Half a croissant, on a plate, with a sign in front of it saying '50c'
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Nukem's Cradle

piece of public art
  (+5)
(+5)
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against]

Nukem's Cradle is a scaled up replica of its namesake ie Newton's Cradle, except instead of the hanging spheres, this one has replica nuclear bombs of the Fat-man variety suspended in the exact same manner. (side by side, of course)

With sufficient effort, these can be swung into each other, but this requires the combined effort of a large group of people.

xenzag, Sep 18 2011

http://digitaljourn...Bomb_US__FatMan.jpg Fat-man [xenzag, Sep 18 2011]

Nuclear Waste Ornaments Nuclear_20Waste_20Ornaments
Put some of these near it and watch the pretty flashes! [Wrongfellow, Sep 21 2011]

Upcoming Mythbusters episode http://dsc.discover...deo/#mkcpgn=fbdsc17
They aren't using nukes, but they're scaling it up. [DIYMatt, Sep 28 2011]

[link]






       That is so sweet -- I'm getting misty eyed...
Grogster, Sep 18 2011
  

       Better if the weights were spheres of plutonium, sized to reach critical mass when all of them were in contact with each other. As long as the weights were swinging, the device would reach criticality only transiently, on each "click." Like the Dragon's Tail experiment.   

       (You might have to sheath the weights in something more elastic, and less deformable than plutonium, of course.)   

       Edit: Drat. s/plutonium/uranium/
mouseposture, Sep 18 2011
  

       // Like the Dragon's Tail experiment //   

       Or rather, not. The "Dragon's Tail" and the subsequent "Godiva" pulse reactors use uranium. Plutonium won't go supercritical without an implosion.   

       // something more elastic, and less deformable than plutonium //   

       Chromium plating is the usual coating, to stop oxidation, dusting, and shield the alphas. It's not that deformable; it's actually quite hard and brittle.   

       // replica nuclear bombs //   

       Working replicas ?   

       Not the sort of public art that's going to go down well in, for example, Nagasaki.
8th of 7, Sep 18 2011
  

       Perhaps putting a nice outer coating of TNT around the plutonium spheres might make the display a tad more lively?
Grogster, Sep 18 2011
  

       //Not the sort of public art that's going to go down well in, for example, Nagasaki.//   

       //go down well//   

       Interesting choice of words..,
daseva, Sep 19 2011
  

       //Better if the weights were spheres of plutonium, sized to reach critical mass when all of them were in contact with each other// Yes, this! I want one on my desk.
DIYMatt, Sep 21 2011
  

       //Perhaps putting a nice outer coating of TNT around the plutonium spheres might make the display a tad more lively?//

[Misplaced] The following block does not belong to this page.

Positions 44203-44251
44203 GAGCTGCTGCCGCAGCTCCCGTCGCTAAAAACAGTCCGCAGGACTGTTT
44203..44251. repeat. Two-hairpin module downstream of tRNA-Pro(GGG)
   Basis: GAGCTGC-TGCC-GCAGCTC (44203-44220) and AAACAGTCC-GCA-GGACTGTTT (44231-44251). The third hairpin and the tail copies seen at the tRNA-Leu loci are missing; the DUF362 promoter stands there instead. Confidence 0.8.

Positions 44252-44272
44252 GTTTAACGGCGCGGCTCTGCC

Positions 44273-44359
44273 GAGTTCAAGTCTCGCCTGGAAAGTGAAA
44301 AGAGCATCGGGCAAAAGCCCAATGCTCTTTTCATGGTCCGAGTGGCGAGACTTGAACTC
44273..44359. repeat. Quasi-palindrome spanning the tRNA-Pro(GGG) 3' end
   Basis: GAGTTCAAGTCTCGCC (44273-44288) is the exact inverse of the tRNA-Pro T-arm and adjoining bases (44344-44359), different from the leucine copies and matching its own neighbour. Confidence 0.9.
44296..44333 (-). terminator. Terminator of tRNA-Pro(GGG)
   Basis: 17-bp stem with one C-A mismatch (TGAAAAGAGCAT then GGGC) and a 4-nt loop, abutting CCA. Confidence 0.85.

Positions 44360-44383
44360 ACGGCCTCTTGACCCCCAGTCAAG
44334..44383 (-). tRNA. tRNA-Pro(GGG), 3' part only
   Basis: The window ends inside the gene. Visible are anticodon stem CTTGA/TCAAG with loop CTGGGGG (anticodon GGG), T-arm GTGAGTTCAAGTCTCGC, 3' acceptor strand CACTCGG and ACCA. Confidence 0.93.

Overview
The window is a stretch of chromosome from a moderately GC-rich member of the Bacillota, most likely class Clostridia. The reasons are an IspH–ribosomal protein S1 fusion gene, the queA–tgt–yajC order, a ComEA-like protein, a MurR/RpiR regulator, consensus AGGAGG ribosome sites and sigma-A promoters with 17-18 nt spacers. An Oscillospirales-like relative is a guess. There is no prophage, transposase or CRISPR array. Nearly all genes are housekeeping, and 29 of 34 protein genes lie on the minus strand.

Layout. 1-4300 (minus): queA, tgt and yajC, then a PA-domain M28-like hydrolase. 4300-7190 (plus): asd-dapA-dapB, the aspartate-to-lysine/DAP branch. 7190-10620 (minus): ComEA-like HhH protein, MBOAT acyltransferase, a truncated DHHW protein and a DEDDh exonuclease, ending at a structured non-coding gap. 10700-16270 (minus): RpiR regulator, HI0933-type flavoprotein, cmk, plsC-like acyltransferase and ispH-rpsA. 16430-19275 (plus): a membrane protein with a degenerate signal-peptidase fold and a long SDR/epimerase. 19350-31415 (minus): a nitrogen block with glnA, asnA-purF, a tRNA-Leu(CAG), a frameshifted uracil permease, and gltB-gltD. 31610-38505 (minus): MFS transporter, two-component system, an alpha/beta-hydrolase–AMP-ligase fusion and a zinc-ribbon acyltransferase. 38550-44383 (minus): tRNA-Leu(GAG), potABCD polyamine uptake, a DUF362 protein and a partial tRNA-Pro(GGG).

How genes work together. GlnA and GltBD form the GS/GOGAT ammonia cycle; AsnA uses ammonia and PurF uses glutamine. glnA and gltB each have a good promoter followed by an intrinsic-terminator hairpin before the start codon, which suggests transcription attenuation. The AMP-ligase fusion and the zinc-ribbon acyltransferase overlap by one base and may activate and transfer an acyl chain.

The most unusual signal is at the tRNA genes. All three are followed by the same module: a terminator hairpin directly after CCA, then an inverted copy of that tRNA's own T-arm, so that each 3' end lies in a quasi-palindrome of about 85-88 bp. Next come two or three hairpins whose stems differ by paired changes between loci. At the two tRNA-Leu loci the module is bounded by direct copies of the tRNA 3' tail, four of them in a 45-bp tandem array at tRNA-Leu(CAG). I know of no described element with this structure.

No, TNT is quite insensitive to shock; perhaps an impact sensitive squib could be incorporated between the balls wrapped in their TNT cases.
TomP, Sep 21 2011
  

       TNT cases would need to consist of two layers, an outer layer wth a slower rate of propogation and an inner layer with a faster rate. It is only by careful shaping of these layers that the required symmetrical compression of the active content is achieved. Only the first one would work. The pressure wave from it would cause such distortion of the others as to prevent them from detonating properly.   

       Perhaps the whole arrangement could be continuously driven, but prevented from detonating by the introduction of a suitable damper at each interface. I suggest a suitably obese lawyer or banker. It would be up to the world in general to maintain a supply of 'dampers'.
Twizz, Sep 21 2011
  

       You want Nitroglycerine gel, not TNT.
goff, Sep 22 2011
  

       [+] I'd love to see it, if it would work. Unfortunately, I can't think of any material that would be able to take the punishment for very long. Even solid titanium or tungsten full-scale Fat Man replicas would crack after the first few impacts.
Alterother, Sep 22 2011
  

       [AO] Watching the thing fall apart would be part of the Art.   

       Horrible rusty old -- vaguely threatening -- machinery banging violently around and falling to bits. A combination of Anselm Kiefer with Demolition Derby. Oooo lovely. If I were rich, I would commission this.
mouseposture, Sep 23 2011
  

       I like it. Installation art should always make a statement. If it doesn't it's just carefully-arranged garbage.
Alterother, Sep 24 2011
  

       Carefully arranged garbage can be quite interesting. (see link)
xenzag, Sep 24 2011
  

       Again, it makes a statement. Granted, that statement is "stay behind leaded-glass viewing shield at all times," but it's still relevant and thought-provoking.
Alterother, Sep 24 2011
  

       According to Marcel Duchamp (no relation to [rmutt]) carefully arranged garbage *is* art. It's the "arranged" that makes the difference. YVMMY. YMMV.
mouseposture, Sep 24 2011
  

       It's really all in the eye of the beholder, which only goes to show that there are as many beholders with cataracts as there are dumpster-divers who fancy themselves artists.
Alterother, Sep 24 2011
  

       In fact, judging by the illustrations in the _Monster Manual_, the number of bad artists greatly exceeds the number of beholders with cataracts.
mouseposture, Sep 24 2011
  

       I knew it was only a matter of time before somebody made a D&D joke.
Alterother, Sep 24 2011
  
      
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